12-month finding on petition to delist Southern Residents: We issued a 12-month finding that delisting the Southern Resident killer whale distinct population segment (DPS) under the Endangered Species Act (ESA) is not warranted. After reviewing the petition, public comments, and the best available information, we found that the new information supports or strengthens identification of North Pacific Resident killer whales as a subspecies and the resultant Southern Resident killer whale DPS determination in our previous 2004 status review and the 2005 endangered listing. Therefore, our original listing was not in error, and the Southern Resident killer whale DPS will remain listed as endangered under the ESA. For more information, please visit:


Orca Recovery Program Failing

The recent release of the July 2013 count of the Federally Endangered Southern Resident Killer Whales (SRKWs) in Puget Sound (by Center for Whale Research) demonstrates again why we need a place for these extraordinary neighbors of ours to rest - a Whale Protection Zone off the west side of San Juan Island, away from the daily noise and attention from the commercial fleet of motorized whale-watching.


"Whale watching. The very concept is absurd: Riding a big polycarbonate oil-and-bilge belcher out into the fragile Puget Sound ecosystem to enjoy and appreciate one of nature's most alluring, majestic beasts. It's one of those continuous, lather-rinse-repeat loops: The more you go out in search of the Northwest's truly rare wildlife, the more truly rare it gets -- and the more people want to seek it out. Stop the madness; just say no."  Ron Judd, Seattle Times Columnist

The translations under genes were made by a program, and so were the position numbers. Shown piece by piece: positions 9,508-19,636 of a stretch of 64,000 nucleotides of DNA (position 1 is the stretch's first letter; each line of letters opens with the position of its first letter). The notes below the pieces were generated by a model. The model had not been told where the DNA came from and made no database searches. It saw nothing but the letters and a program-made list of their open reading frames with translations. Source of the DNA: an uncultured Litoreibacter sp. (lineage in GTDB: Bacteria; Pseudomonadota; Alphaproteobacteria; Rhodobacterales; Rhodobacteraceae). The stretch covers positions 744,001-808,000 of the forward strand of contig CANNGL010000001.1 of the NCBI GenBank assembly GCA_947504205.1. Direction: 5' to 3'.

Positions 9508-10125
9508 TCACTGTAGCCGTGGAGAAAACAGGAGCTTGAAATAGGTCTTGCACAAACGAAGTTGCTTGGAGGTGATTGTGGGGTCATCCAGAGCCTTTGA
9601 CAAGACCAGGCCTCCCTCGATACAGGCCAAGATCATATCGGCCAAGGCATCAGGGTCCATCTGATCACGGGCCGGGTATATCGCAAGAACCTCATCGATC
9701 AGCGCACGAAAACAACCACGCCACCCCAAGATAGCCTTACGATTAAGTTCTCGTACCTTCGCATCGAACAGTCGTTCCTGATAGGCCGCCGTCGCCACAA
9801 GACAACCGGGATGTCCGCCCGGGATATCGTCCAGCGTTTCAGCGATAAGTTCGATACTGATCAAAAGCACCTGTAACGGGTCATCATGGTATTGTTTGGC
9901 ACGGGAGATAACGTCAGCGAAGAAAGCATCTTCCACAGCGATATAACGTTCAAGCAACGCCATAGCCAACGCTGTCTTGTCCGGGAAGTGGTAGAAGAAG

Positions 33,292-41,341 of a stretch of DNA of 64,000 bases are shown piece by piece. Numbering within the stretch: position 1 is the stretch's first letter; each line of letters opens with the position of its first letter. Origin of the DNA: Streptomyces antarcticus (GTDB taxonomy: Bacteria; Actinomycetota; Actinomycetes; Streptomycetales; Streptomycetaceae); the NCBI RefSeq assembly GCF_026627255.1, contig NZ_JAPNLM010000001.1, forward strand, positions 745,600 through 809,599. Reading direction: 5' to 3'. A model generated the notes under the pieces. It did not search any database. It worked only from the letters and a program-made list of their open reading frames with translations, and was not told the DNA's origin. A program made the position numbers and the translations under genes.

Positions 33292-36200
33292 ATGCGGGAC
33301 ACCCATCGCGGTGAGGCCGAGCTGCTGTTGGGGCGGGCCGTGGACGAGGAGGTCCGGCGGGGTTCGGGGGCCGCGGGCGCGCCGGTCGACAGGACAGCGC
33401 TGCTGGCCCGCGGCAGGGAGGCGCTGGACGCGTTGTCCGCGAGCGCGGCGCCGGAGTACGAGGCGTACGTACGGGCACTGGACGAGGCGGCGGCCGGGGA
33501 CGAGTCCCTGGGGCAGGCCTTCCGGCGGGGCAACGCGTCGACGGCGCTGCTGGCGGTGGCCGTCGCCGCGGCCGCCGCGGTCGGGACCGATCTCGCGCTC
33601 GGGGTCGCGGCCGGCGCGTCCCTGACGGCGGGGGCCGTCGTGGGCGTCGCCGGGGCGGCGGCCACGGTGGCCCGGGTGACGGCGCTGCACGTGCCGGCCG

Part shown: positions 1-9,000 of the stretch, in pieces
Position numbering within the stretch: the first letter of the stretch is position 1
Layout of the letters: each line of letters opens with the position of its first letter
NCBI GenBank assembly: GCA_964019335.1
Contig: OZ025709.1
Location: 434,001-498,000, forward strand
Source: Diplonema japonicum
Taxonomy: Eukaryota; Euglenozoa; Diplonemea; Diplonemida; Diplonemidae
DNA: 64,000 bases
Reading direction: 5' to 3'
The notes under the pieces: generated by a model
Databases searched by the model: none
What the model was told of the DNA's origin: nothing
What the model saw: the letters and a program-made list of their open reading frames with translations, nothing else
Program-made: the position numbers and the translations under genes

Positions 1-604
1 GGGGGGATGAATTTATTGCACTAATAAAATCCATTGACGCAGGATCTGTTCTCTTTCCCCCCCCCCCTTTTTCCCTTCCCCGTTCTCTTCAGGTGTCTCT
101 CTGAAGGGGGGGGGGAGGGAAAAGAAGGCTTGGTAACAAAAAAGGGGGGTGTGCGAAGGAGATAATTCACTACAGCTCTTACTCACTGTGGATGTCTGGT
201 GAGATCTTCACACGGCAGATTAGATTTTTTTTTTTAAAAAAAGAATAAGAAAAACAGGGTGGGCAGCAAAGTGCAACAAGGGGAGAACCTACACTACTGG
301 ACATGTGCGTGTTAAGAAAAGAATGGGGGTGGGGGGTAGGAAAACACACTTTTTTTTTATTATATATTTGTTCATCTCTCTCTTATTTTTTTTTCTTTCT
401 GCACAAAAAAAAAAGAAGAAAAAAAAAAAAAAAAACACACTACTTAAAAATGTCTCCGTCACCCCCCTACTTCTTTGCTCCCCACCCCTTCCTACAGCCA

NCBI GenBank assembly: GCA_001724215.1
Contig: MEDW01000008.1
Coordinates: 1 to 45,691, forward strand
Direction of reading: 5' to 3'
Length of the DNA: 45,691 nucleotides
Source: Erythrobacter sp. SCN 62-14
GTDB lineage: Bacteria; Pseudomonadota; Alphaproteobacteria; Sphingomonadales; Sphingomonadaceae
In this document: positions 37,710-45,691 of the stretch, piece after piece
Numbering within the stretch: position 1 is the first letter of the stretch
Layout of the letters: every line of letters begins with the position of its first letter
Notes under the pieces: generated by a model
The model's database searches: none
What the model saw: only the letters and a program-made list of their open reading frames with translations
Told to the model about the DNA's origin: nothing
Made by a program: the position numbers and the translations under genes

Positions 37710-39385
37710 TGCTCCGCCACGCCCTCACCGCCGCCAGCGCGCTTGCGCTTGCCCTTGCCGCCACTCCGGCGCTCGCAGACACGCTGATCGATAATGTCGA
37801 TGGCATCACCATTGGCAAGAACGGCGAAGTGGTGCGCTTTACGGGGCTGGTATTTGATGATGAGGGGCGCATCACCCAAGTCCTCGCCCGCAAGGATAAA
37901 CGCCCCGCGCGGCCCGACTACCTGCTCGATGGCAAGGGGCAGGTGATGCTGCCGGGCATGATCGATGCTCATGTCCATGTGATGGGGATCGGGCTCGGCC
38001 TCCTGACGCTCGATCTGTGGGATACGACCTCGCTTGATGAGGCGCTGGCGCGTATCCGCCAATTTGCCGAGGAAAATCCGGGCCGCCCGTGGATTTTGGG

Orca Relief was the first organization to predict the decline in Southern Resident Whales, and the first to conduct research on what is killing those whales.

Our understanding, combining all of the studies done by us and others to date, is this:

In an environment of dwindling Chinook salmon, boat presence reduces hunt efficiency while increasing food requirements, accelerating starvation, which draws down toxin-laden blubber supplies, culminating in death.

We have funded three studies, each showing the contribution of boats to orca mortality. To see these research studies, click here.

The San Juan Islands, north of Puget Sound, Washington, are the year-round home of three pods, or family groups, of Orca whales. Over the past ten years, massive environmental changes have challenged the health and stability of the San Juan Orca population.  Scientists have found that this decrease is due to the presence of toxins in Puget Sound, low numbers of salmon for the whales to eat, and, most importantly, a burgeoning whale watch industry.

Land Based Whale Watching
At Lime Kiln Point State Park, a land based whale watch park in the San Juan Islands (WA), you can see orcas up close as they move along Haro Strait, sometimes even better than you can see them from a boat. For more information, click here, go to the Lime Kiln State Park website.

Time To Act: Establish the West Side Whale Protection Zone
The whales are dying. In the last few years, we have lost about 20% of our local Orca population. In the winter of 2001, in the first-ever sighting of our local whales south of the Columbia River, K and L pods traveled at least as far south as Monterey. Click here to read more.

Estimated West Side Whale Protection Zone*
(Click to enlarge)
*as proposed in Draft Environmental Assessment, New Regulations to Protect Killer Whales from Vessel Effects in Inland Waters of Washington, January 2009, page 2-5

In the News

Q13Fox: June 25, 2014 - NOAA report: Orcas still struggling, 3 primary factors to blame
CFAX AM 1070: October 25, 2013 - Interview with Mark Anderson, Founder and President, Orca Relief Citizens' Alliance (interview starts at 9m10s)
September 30, 2013 - Dangerous Decline in Breeding-age Female Orca Whales Discovered
July 16, 2013 - New Executive Director Appointed To Orca Relief Citizens' Alliance
July 15, 2013 - Orca Recovery Program Failing
November 27, 2012 - Orcas: A species on the brink
June 12, 2012 - Whale-watching boats: no 'room' for the orcas
June 7, 2012 - In times of low Chinook count, boat noise stresses whales
August 14, 2011 - Whalewatchers attack starvation claim
August 5, 2011 - The State of the Orca
February 22, 2011 - Q13 FOX News: Orca protections still not in place